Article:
Pixelated Love: Modern couples forced to reevaluate infidelity

In Columns, Features
When flirtation can occur without making a sound, couples are forced to redefine infidelity on their own terms. Since most communication is done through the virtual world, cheating can be committed without ever making physical contact
(Patrick Do / Daily Titan)

Thanks to technology, the nature of some of humanity’s most fundamental questions have changed. No longer do we ask, “If a tree falls in the forest with no one around to hear it, does it make a sound?” Instead we ask things like, “Did I really go to that concert if I didn’t post a picture of it on Instagram?”

So much of our lives get documented through cell phone pictures, social media posts and saved text conversations. But because all of these things aren’t concrete, they are also easy to delete. Living our lives through cell phones and computers makes it easier to cover up our actions.

I’m not usually a very opinionated person, but I think frowning upon infidelity is something most people can agree on. Don’t cheat on your boyfriend or girlfriend, because that’s just not cool.

But in recent years, infidelity hasn’t been so simple to define. What exactly does cheating on someone entail? Are emotional and physical infidelity equally bad?

Technology has made everything from navigation to photography easier for people. It may have also made it easier to cheat, or at least confuse people about what it means to cheat.

I had a friend who was in a long-term, long-distance relationship. She created a Tinder account to make up for the lack of attention from her boyfriend. Her reasons were that she didn’t see him often and they weren’t in the “honeymoon” phase anymore. Tinder was supposed to help her with the transition. She had no intentions of going out with any of the guys she talked to; it was just a little harmless flirting. I guess the question that comes up here is, “What constitutes ‘harmless?’”

Years later, the same couple finally broke up when my friend learned that her boyfriend had been texting inappropriate pictures to one of his female friends.

Most would agree that’s inexcusable, but her own actions are in more of a grey area. Would his actions have been okay if he had been sending explicit sexual descriptions, rather than an actual photograph? Or, what if he sent them to a stranger rather than a friend?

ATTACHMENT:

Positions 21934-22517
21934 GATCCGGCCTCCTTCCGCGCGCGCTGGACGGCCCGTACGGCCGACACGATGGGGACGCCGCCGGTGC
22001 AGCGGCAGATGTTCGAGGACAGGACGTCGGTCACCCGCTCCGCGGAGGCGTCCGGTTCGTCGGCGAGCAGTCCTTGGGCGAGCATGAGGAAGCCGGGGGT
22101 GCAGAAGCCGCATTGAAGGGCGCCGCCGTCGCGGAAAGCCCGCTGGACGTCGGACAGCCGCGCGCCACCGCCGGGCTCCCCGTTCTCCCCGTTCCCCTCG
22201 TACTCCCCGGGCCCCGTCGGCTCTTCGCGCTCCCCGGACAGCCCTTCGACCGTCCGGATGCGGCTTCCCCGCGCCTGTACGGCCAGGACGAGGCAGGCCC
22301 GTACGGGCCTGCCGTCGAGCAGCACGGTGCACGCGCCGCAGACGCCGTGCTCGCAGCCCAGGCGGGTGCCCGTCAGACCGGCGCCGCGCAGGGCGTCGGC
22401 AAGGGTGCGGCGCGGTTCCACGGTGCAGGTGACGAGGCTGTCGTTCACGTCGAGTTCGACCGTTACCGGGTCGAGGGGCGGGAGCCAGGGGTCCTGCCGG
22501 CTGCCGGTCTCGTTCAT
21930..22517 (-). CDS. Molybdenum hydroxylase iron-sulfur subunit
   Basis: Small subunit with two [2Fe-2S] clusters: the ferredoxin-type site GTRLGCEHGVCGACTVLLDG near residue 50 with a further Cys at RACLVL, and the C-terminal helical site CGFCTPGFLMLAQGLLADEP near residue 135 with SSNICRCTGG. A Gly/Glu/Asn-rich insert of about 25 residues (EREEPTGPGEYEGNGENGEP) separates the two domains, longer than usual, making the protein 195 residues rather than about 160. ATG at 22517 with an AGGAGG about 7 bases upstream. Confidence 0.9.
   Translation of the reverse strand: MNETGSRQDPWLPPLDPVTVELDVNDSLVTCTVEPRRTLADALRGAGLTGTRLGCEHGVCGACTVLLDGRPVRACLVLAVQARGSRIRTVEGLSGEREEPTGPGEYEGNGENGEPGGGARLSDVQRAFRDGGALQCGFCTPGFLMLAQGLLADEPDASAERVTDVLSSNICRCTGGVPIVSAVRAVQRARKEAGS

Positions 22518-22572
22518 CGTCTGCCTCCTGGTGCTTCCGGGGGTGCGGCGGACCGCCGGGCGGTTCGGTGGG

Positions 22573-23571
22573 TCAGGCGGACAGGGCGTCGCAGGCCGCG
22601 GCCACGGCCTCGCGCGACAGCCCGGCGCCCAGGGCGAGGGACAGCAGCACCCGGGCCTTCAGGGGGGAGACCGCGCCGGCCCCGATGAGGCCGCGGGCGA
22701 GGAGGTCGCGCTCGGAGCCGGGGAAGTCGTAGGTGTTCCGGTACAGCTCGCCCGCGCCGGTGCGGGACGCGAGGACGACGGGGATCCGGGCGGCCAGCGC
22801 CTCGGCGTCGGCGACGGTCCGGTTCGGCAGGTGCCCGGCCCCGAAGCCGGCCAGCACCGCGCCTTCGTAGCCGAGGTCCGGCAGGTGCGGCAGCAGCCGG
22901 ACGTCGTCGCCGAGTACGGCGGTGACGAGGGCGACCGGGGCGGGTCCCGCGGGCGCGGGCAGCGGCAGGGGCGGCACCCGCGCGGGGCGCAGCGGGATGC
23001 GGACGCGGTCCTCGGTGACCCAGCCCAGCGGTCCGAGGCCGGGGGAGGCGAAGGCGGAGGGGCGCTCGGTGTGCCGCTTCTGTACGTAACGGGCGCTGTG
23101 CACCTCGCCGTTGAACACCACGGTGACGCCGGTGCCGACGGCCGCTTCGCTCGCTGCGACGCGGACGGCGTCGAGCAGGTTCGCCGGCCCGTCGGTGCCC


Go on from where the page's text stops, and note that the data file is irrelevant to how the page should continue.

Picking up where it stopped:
What is harmless and what is unforgivable? A line was definitely crossed here, but it’s hard to determine exactly where.

Is it inappropriate to text a co-worker or a friend 24/7 while in the company of your partner? It probably is, and that’s actually just kind of rude. But is it cheating? By putting more time and effort into that relationship than the one with your partner, are you being emotionally unfaithful?

Just as technology has made it easier to cheat, it has also made it easier to discover cheating. One day, a suspicious friend of mine tracked her husband, who had been spending a lot of time with a female co-worker, by using the GPS on his phone as he drove home from work. Sure enough, he stopped by a woman’s house.

However, my friend was left in an awkward position having to admit that she had tracked him on his way home from work, and still had no concrete evidence that he was being unfaithful. Which as it turned out, he hadn’t. They both laughed off the incident, and he agreed to stop spending so much time with the woman since it bothered his wife.

In hindsight, it seems like they should have just talked about it in the first place. Communication is probably one of the best ways to ensure that both members in a relationship are on the same page. But no one wants to come across as the crazy girlfriend or controlling boyfriend who asks, “Who have you been texting all day?” or, “You’ve been spending a lot of time with X lately … why?”

It’s probably best to have open conversations, rather than jump to conclusions or install tracking devices, or feel vaguely guilty and deleting some of your text conversations “just in case.”

My very first boyfriend broke up with me because I wrote “I love you” on another boy’s Facebook wall. To 16-year-old me, I was just telling a friend I loved him, and had no reason to be secretive about it. To my boyfriend, who didn’t have a Facebook and whose friends had told him about the post, this was blatant infidelity.

In the technologically driven world we’re living in, it seems the best way to avoid feeling betrayed or committing betrayal is to figure out what betrayal means in the relationship that you’re in.

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